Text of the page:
Seth Effron – Opinion Editor – Capitol Broadcasting Company
CBC Editorial: Monday, Nov. 28, 2022; editorial #8807
The following is the opinion of Capitol Broadcasting Company
Once again an arbitrary and unchecked edict invoked by the North Carolina General Assembly’s leadership is about to make a legal matter they’re already embroiled in even more entangled.
It may end up being a mess that even a state Supreme Court with a newly elected Republican majority won’t be able to unravel. It will result in needless courtroom wrangling at taxpayer expense.
It seems about 18 months ago there was a new policy adopted that emails sent to and from members of the state legislature and the staff can be destroyed after three years. No one apparently has been willing to say under what authority this policy was set or what the specifics of it are. A part of the unspecified policy allows legislators, of their own choosing, to select some email that might be retained for up to 10 years.
These emails don’t belong to Senate leader Phil Berger, House Speaker Tim Moore or Legislative Services Director Paul Coble. The fact that many legislative emails (unlike emails to and from most other state agencies) are by law hidden from disclosure, still they are very much PUBLIC records. They are the property of the people, so says state law: “The public records and public information compiled by the agencies of North Carolina government or its subdivisions are the property of the people”.
The state, by law and by policies that have been set out in executive orders of the governor, the Archives Division and other agencies make record retention generally for at least 10 years.
No one should accept spurious excuses, such as those espoused by Coble that it was about limited storage capacity or cost. A policy guide on public record retention, produced by the state’s Division of Archives, even addressed the cost issue.
“Electronic mail is as much a record as any paper record and must be treated in the same manner,” the guide states. “It is inappropriate to destroy e-mail simply because storage limits have been reached.” The reality is that electronic record storage costs are minimal.The legislature should be preserving, and when necessary producing, the public records necessary to conduct government business and the administration of justice. Again, these records don’t belong to Phil Berger or any other individual. They belong to the people. Legislators and other public officials are merely custodians. The legislature’s policies should be no different than those that cover the governor and other Executive Branch agencies and departments.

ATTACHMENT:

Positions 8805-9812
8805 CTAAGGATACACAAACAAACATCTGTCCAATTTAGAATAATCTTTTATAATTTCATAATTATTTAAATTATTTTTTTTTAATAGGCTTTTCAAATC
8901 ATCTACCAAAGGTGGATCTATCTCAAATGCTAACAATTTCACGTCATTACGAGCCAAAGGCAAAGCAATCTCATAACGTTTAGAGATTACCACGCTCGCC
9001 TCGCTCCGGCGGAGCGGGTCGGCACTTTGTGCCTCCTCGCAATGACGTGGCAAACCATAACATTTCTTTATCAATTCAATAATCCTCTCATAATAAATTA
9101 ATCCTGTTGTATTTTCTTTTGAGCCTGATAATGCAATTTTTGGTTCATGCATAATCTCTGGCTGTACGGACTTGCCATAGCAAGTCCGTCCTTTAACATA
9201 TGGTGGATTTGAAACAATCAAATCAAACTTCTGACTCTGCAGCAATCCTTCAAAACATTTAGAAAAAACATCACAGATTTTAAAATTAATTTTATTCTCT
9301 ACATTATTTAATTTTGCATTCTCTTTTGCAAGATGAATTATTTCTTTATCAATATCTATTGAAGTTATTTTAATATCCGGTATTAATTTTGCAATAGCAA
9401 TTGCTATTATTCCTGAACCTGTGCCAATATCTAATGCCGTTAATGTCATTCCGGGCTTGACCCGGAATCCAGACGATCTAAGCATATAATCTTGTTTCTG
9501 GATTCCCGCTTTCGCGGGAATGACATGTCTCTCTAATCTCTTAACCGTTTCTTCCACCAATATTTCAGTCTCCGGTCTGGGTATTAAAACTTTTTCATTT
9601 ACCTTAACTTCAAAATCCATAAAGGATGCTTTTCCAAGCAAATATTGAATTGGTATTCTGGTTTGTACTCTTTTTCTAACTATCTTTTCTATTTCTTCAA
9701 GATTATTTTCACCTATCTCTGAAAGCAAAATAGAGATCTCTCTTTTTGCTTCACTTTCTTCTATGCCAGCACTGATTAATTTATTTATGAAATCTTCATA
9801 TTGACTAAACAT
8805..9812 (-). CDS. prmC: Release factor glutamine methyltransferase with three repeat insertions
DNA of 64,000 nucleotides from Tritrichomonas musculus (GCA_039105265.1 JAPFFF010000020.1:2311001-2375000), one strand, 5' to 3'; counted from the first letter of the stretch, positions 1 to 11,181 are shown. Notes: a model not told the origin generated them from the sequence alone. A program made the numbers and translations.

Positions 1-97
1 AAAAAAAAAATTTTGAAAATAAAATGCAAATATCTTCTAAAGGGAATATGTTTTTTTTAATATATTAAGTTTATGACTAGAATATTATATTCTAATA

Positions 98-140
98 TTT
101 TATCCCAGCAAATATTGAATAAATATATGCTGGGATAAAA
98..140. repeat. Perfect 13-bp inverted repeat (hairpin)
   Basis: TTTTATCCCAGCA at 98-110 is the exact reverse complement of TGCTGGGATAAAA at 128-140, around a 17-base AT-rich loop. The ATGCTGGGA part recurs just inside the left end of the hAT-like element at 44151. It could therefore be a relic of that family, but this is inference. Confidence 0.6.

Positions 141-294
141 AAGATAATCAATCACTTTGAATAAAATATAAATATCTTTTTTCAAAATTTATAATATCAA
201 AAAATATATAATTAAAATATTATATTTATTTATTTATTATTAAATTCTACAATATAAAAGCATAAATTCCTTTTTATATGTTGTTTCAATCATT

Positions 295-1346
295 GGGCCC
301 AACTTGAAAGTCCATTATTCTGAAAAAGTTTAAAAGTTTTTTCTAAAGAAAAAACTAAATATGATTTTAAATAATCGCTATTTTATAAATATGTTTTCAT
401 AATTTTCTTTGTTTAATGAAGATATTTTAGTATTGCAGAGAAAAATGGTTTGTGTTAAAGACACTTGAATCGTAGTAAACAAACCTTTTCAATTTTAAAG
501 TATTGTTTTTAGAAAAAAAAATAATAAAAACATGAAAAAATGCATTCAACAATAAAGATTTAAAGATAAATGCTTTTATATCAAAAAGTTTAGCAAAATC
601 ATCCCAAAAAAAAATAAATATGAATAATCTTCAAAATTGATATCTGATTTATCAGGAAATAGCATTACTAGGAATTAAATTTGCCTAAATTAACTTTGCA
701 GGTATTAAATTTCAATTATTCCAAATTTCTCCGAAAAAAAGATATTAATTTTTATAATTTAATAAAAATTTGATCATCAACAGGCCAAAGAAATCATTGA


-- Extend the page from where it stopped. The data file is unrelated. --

Among the many questions that need to be answered by the legislature’s leaders are:
- What specifically – and where is it set down in writing – is the policy on retention of email public records sent to and from the members of the General Assembly and its staff?
- What was the process for adoption of this policy? Was it adopted by the Legislative Services Commission? If so, when did it meet? What record is there of the action taken?
- Or, did it just spring forth from Berger and/or Moore?
No one should be fooled by any of this. This is a brazen effort to hide and destroy public information and records – that quite possibly hides motives and liability.
North Carolinians deserve responsible and accountable leadership from their elected representatives. This is another example of how they aren’t getting it.